A Backlash Against Cities Would Be Dangerous

By Scott Wiener, Anthony Iron : theatlantic – excerpt

Undue fears of urban density warp public policy—and make Americans more vulnerable.

Cities are a boon for public health—even now. As public-health experts have known for decades, people who live in a city are likely to walk and bike more often, and they live closer to community services such as grocery stores. Urban density also supports faster emergency-response times, better hospital staffing, and a greater concentration of intensive-care beds and other health-care resources.

In fact, no correlation exists between population density and rates of COVID-19 infection, according to recent studies examining the disease in China and Chicago. But if state and local governments still conclude that density itself is a problem, they are more likely to promote suburban sprawl as a matter of law—instead of making the accommodations, in their housing stock and their streetscapes, that allow people to live in cities safely and move about them comfortably…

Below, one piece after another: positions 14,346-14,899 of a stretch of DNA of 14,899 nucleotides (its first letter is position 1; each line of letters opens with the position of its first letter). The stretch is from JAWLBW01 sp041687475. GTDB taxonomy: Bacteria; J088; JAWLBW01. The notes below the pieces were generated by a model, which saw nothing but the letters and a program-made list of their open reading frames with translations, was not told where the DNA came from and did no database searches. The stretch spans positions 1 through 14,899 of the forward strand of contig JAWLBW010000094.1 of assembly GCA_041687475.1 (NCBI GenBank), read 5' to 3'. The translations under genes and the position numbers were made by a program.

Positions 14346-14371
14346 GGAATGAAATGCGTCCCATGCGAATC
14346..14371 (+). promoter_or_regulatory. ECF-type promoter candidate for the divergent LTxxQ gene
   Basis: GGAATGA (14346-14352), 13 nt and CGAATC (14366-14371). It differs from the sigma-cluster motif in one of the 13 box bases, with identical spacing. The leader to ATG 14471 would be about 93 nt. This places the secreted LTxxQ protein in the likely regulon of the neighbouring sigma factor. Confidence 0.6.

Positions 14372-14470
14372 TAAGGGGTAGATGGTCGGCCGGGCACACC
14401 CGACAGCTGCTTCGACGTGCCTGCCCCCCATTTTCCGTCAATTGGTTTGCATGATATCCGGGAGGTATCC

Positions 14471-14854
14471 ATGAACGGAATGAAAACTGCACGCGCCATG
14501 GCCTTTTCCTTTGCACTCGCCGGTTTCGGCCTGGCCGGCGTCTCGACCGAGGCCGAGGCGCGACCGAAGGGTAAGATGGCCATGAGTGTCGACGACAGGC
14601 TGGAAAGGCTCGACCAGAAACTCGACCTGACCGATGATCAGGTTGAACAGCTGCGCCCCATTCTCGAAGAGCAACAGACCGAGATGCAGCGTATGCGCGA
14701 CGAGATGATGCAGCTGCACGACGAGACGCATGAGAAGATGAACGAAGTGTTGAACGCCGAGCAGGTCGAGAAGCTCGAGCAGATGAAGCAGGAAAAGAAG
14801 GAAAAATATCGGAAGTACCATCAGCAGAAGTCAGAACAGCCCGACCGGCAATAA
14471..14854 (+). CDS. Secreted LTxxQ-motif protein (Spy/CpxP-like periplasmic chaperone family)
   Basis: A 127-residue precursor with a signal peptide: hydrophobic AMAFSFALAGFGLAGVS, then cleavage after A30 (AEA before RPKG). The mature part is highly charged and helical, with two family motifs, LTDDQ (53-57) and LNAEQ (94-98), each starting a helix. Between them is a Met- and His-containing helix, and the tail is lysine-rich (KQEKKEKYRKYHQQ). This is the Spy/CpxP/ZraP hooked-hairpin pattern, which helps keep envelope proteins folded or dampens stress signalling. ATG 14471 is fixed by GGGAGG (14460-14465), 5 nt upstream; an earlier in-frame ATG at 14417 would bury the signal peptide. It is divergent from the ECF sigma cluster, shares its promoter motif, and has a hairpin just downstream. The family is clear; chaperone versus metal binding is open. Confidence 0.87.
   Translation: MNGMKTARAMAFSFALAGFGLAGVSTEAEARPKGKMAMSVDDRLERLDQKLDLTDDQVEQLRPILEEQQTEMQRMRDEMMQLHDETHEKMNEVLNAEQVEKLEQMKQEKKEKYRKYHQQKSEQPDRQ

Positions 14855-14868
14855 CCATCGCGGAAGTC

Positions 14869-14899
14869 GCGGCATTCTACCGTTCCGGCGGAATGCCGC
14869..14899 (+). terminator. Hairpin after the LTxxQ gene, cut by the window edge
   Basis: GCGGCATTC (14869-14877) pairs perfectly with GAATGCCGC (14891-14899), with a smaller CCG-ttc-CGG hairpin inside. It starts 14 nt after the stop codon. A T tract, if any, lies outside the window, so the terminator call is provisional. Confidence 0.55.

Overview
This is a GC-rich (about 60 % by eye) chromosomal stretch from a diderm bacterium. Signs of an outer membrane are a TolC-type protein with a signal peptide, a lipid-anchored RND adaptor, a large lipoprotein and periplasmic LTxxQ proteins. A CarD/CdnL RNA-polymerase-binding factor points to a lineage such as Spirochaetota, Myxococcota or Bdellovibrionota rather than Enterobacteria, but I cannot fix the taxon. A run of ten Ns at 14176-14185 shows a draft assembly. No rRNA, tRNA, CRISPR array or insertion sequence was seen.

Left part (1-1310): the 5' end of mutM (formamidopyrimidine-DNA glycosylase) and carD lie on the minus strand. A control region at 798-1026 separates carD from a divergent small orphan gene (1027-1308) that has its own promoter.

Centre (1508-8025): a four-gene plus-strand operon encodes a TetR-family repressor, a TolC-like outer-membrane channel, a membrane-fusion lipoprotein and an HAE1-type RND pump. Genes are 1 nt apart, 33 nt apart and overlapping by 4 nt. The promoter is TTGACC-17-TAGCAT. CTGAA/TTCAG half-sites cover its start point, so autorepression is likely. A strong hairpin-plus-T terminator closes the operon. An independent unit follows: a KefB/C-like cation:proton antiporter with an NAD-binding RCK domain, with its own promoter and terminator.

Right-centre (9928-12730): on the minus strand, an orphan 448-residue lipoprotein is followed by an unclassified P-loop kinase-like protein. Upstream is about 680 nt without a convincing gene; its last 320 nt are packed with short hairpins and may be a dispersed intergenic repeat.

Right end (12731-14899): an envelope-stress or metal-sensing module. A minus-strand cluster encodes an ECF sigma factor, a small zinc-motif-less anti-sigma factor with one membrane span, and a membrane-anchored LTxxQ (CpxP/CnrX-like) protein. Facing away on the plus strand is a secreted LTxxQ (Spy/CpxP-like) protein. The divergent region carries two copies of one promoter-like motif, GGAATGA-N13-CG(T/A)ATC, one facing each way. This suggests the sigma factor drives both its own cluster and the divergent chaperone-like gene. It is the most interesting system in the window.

One difference between New York City and San Francisco? The Bay Area responded to the pandemic earlier and more decisively than New York did, imposing social-distancing measures before major cities on the East Coast.…(more)

There is a difference between opposing cities and opposing unlimited growth in cities. The headline is misleading and the logic is missing. Senator Wiener aligns himself with the administration in Washington if he suggests we should return to business as usual. Most of his constituents disagree.

After being cooped up in tight quarters for weeks people are eager to get out. There was an exit from cities underway before the pandemic. Now the pace is picking up. Many workers have successfully transitioned to working at home and do not plan to return not the office. Employers are re-thinking their need for office space.

Cutting down on commuters does a better job of clearing the air than building dense transit-oriented housing and offices. The new normal will not be dense development. New health standards will require more space between people, throwing the crowding for profit principal  out. This will probably devalue property and reduce local taxes. Downsizing seems inevitable.

RELATED:

Gov. Andrew Cuomo of New York was blunt about the rationale behind this time of quarantine.

“There is a density level in NYC that is destructive,” he tweeted Sunday, after similar comments at one of his daily press briefings. He’d seen New Yorkers out in parks together, behaving as if this were a normal sunny spring weekend, and he was dismayed. Togetherness itself could now be deadly.